Sinatra's career had come to a death halt by 1949 and it stayed that way until 1953. When he couldn't get along with Mitch Miller and his handling of Columbia Records he departed. Think about this - Sinatra couldn't land a record deal. Stop. Think. Sinatra couldn't land a record deal. When his agent finally pitched him to Capitol Records a couple of years later a wise sage of a VP level executive said yes. The documentary's high point comes right here. We are immediately swept up in the burst of Nelson Riddles' fabulous arrangement of I've Got the World on a String. I sat there with complete near joy on my face. Sinatra worked with the finest arrangers in music history. Some of those men were Nelson Riddle, Gordon Jenkins, Billy May, Don Costa, Quincy Jones and a few others. A big complaint on this front is that they are hardly mentioned. Also, how is it possible that not one single reference to Ella Fitzgerald is made in this documentary? They enjoyed an enduring professional relationship that yielded some of the best knockout duets ever.
Sinatra's Capitol years are arguably his finest overall. This is the period of so many songs that I would take up an entire post just naming all of those iconic and not so iconic songs. Even Sinatra's unknown tracks are always worth listening to. I've Got You Under My Skin (probably, Nelson Riddle's greatest career moment) came from this period. When Sinatra leaves Capitol Records he starts up his own record label and his Reprise years collection just continues with the laurels we can heap on his career. Fly Me to the Moon, Summer Wind, My Way... Yes, it goes on and on.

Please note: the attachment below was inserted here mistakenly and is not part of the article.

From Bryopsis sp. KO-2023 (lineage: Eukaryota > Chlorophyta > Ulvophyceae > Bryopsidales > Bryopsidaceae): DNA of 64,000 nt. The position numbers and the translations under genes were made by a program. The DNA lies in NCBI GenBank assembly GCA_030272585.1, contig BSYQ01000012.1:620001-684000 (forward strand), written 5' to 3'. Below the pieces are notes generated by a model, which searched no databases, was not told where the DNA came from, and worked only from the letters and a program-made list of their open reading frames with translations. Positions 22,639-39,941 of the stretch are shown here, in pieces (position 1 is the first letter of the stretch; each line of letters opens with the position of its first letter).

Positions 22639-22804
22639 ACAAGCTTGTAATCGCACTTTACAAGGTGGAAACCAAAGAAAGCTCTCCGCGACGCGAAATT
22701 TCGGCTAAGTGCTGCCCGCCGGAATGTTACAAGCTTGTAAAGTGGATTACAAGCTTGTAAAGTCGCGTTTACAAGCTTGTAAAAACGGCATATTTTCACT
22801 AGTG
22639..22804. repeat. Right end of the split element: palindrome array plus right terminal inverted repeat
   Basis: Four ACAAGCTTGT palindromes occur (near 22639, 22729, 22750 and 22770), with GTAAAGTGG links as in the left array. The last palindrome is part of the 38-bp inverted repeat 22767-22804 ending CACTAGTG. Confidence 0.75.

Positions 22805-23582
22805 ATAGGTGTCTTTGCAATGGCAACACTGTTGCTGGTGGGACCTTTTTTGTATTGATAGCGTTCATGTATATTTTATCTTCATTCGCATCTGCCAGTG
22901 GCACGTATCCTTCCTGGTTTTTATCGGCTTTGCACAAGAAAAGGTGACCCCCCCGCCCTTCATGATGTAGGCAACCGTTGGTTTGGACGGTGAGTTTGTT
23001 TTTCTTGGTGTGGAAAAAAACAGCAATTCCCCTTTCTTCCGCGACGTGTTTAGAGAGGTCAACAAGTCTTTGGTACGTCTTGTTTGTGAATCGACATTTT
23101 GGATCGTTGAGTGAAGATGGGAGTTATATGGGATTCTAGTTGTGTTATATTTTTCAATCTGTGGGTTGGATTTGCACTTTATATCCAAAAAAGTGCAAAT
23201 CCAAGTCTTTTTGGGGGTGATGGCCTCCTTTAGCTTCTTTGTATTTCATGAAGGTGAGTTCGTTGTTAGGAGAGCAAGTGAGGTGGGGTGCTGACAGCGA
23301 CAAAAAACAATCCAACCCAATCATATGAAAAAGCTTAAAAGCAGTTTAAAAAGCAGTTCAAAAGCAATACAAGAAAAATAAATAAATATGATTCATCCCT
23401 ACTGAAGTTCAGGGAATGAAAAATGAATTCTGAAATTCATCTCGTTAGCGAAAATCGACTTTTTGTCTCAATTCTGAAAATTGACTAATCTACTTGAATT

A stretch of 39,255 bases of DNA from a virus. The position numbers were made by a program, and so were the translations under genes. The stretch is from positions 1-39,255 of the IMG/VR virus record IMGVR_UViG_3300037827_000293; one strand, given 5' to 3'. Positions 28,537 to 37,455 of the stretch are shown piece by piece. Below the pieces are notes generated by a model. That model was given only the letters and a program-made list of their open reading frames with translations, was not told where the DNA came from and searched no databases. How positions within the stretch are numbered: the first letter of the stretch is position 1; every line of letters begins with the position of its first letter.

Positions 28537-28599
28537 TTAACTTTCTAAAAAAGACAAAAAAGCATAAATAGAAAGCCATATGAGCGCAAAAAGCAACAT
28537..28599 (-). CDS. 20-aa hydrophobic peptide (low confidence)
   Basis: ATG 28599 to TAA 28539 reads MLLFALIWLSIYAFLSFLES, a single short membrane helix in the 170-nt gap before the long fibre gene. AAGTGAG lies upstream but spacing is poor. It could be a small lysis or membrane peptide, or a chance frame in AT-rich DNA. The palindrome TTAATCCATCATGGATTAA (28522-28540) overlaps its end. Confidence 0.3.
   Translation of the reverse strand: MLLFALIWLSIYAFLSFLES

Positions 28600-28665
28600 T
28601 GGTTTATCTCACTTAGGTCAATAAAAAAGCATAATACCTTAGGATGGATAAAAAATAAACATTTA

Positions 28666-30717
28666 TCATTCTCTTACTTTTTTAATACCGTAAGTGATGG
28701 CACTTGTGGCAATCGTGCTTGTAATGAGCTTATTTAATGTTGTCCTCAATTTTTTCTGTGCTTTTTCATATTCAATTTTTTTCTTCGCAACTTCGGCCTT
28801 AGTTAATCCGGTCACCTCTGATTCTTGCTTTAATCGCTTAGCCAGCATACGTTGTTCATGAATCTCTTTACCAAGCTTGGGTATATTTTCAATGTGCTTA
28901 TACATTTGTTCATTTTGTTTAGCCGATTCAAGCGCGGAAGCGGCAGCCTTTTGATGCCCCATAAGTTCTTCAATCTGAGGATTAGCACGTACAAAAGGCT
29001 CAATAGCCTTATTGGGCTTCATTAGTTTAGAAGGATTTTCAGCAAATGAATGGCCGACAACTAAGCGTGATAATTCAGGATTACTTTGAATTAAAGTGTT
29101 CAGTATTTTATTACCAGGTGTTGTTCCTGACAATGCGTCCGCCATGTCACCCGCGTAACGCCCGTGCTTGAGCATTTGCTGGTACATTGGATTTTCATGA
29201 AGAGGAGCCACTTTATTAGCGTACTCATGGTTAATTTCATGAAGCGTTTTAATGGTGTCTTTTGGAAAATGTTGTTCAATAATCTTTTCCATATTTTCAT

Part 2 isn't nearly as intriguing nor as entertaining. You just had to know he was going through some weird mid-life crisis to fall for Mia Farrow, although whenever you get a chance to hear Robert Evans say anything it is worth your time. Evans is nearly as interesting as Sinatra.(Evans is a former film studio executive and producer) I'll leave the details to your viewing. We are told repeatedly what a civil rights activist Frank Sinatra was and I do mean repeatedly. We know this and we appreciate what he did, but it becomes overkill.
There is also a tremendous contradiction between Part 1 and Part 2 regarding Sinatra's supposed connections to organized crime. We know most performers of this era knew members of the "mafia," so why wouldn't Sinatra know them. First we're told he had basically no relationship with them and then in Part 2 we get all kinds of references to these relationships. What is it? Although, who cares? Sinatra clearly didn't need any help from anyone to make it in show business.
The other faux pas is when we get to hear how much Sinatra loathed rock music. Well, at one point he did, but by the time Elvis Presley returned from his service in the U.S. Army Sinatra learned to enjoy time with the King of Rock and Roll. Also, it should be noted that Sinatra voiced on more than one occasion that he felt the greatest love song of the latter half of the 20th century was George Harrison's composition of Something. Sinatra did frequently credit that lovely song to John Lennon and Paul McCartney, so there was a goof on his part. Harrison was so thrilled with Sinatra's recording of his ode to his first wife Pattie Boyd that Harrison and Boyd were invited to the recording studio to hear and see Sinatra record My Way. That was an interesting fact that could have made the documentary.
Why not include Bono's tribute to Sinatra at the Grammys? What a moment of love from the rock world. Bruce Springsteen and Bob Dylan opened and closed Sinatra's ABC television special celebrating his 80th birthday. Do you think rock had embraced Frank? Yes, but did he secretly still loathe rock? Probably and then again maybe not. Obviously, there is so much to Sinatra that you could have had a ten hour documentary and not included it all. All Or Nothing At All is an excellent documentary, but if you can only watch half of it, watch Part 1. Oh yeah, I've Got the World on a String. To my mom, who still loves her Frankie! As I'm writing these final sentences I'm listening to Sinatra's recording of From This Moment On. May generations continue to enjoy the man and his music.